Secondhand smoke is harmful to all, and runners shouldn’t be silent around friends that smoke

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Monday, December 31, 2012 | Lewis G. Maharam | Categories:
Dear Running Doc: I have read with interest comments from smokers about being left alone while they smoke. Isn't there a health risk to others around people who smoke? — Matthew M, Rochester, N.Y. Thanks, Matthew. I was thinking the exact same thing. Secondhand smoke, also known as environmental tobacco smoke (ETS), is a combination of the smoke given off by the burning end of a cigarette (or pipe or cigar) and the smoke exhaled from the lungs of smokers. It is involuntarily inhaled by nonsmokers, lingers in the air hours after cigarettes have been extinguished and can cause or exacerbate a wide range of very bad health effects, including asthma, respiratory infections, and even cancer! A few facts provided by the American Lung Association (http://www.lungusa.org) illustrate the dangers: * Secondhand smoke has been classified by the Environmental Protection Agency (EPA) as a known cause of cancer in humans. * Secondhand smoke exposure causes disease and premature death in children and adults who do not smoke. Secondhand smoke contains hundreds of chemicals known to be toxic or carcinogenic. * Secondhand smoke causes approximately 3,400 lung cancer deaths and 46,000 heart disease deaths in adult nonsmokers in the United States each year. * Nonsmokers exposed to secondhand smoke at work are at increased risk for adverse health effects. Levels of ETS in restaurants and bars were found to be 2 to 5 times higher than in residences with smokers and 2 to 6 times higher than in office workplaces. * Since 1999, 70 percent of the U.S. workforce has worked under a smoke-free policy, ranging from 83.9 percent in Utah to 48.7 percent in Nevada. Workplace productivity has increased and absenteeism decreased among former smokers compared with current smokers. * Fifteen states — Arizona, California, Colorado, Connecticut, Delaware, Hawaii, Maine, Massachusetts, New Jersey, New Mexico, New York, Ohio, Rhode Island, Washington, and Vermont — as well as the District of Columbia and Puerto Rico prohibit smoking in almost all public places and workplaces, including restaurants and bars. Illinois, Maryland, Minnesota, Montana, New Hampshire, Oregon, and Utah have passed legislation prohibiting smoking in almost all public places and workplaces, including restaurants and bars, but the laws have not taken full effect yet. * Secondhand smoke is especially harmful to young children. Secondhand smoke is responsible for 150,000 to 300,000 lower respiratory tract infections in infants and children under 18 months of age, resulting in 7,500 to 15,000 hospitalizations each year, and causes 430 sudden infant death syndrome (SIDS) deaths in the United States annually. * Secondhand smoke exposure may cause buildup of fluid in the middle ear, resulting in 790,000 physician office visits per year. Secondhand smoke can also aggravate symptoms in 400,000 to 1 million children with asthma. * In the United States, 21 million, or 35 percent of, children live in homes where residents or visitors smoke in the home on a regular basis. Approximately 50 to 75 percent of children in the United States have detectable levels of cotinine, the breakdown product of nicotine, in the blood. * The current Surgeon General's Report concluded that scientific evidence indicates that there is no risk-free level of exposure to secondhand smoke. Short exposures can cause blood platelets to become stickier, damage the lining of blood vessels, decrease coronary flow velocity reserves, and reduce heart rate variability, potentially increasing the risk of heart attack. So runners, unite. Don't be passive when around friends who smoke. They are harming you as well as themselves and others.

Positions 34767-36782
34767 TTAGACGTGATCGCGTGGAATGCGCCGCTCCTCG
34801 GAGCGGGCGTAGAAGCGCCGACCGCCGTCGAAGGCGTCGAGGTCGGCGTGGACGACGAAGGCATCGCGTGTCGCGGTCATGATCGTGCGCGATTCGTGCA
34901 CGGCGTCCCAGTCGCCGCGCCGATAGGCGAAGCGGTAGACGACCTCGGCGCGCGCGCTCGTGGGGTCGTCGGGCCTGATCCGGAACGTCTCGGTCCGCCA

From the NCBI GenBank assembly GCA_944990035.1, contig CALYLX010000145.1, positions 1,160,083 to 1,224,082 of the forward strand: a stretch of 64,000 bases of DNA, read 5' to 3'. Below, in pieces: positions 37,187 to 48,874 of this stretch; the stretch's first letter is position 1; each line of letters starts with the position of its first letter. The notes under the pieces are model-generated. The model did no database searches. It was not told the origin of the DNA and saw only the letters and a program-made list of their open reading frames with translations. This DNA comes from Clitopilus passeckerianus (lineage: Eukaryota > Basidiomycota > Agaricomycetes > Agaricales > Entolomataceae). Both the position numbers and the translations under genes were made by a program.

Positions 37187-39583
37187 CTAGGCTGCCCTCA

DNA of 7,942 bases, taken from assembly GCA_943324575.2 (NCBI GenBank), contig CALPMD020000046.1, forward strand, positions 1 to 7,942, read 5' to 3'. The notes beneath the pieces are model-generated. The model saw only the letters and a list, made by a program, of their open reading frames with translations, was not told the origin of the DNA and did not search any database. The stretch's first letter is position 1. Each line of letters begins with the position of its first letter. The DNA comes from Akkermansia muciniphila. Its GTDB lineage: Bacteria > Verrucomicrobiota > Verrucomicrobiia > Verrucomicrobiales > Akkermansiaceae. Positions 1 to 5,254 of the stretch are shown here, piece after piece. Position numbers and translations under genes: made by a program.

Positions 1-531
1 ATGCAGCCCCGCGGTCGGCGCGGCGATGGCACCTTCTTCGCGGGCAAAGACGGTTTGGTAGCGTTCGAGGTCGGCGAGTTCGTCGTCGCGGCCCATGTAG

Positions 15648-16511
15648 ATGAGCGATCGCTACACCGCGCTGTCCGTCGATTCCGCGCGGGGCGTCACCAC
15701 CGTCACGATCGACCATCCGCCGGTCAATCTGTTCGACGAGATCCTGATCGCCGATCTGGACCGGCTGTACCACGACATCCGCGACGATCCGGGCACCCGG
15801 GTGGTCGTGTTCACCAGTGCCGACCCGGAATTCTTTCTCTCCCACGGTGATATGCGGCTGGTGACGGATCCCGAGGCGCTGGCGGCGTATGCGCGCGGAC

New York Daily News
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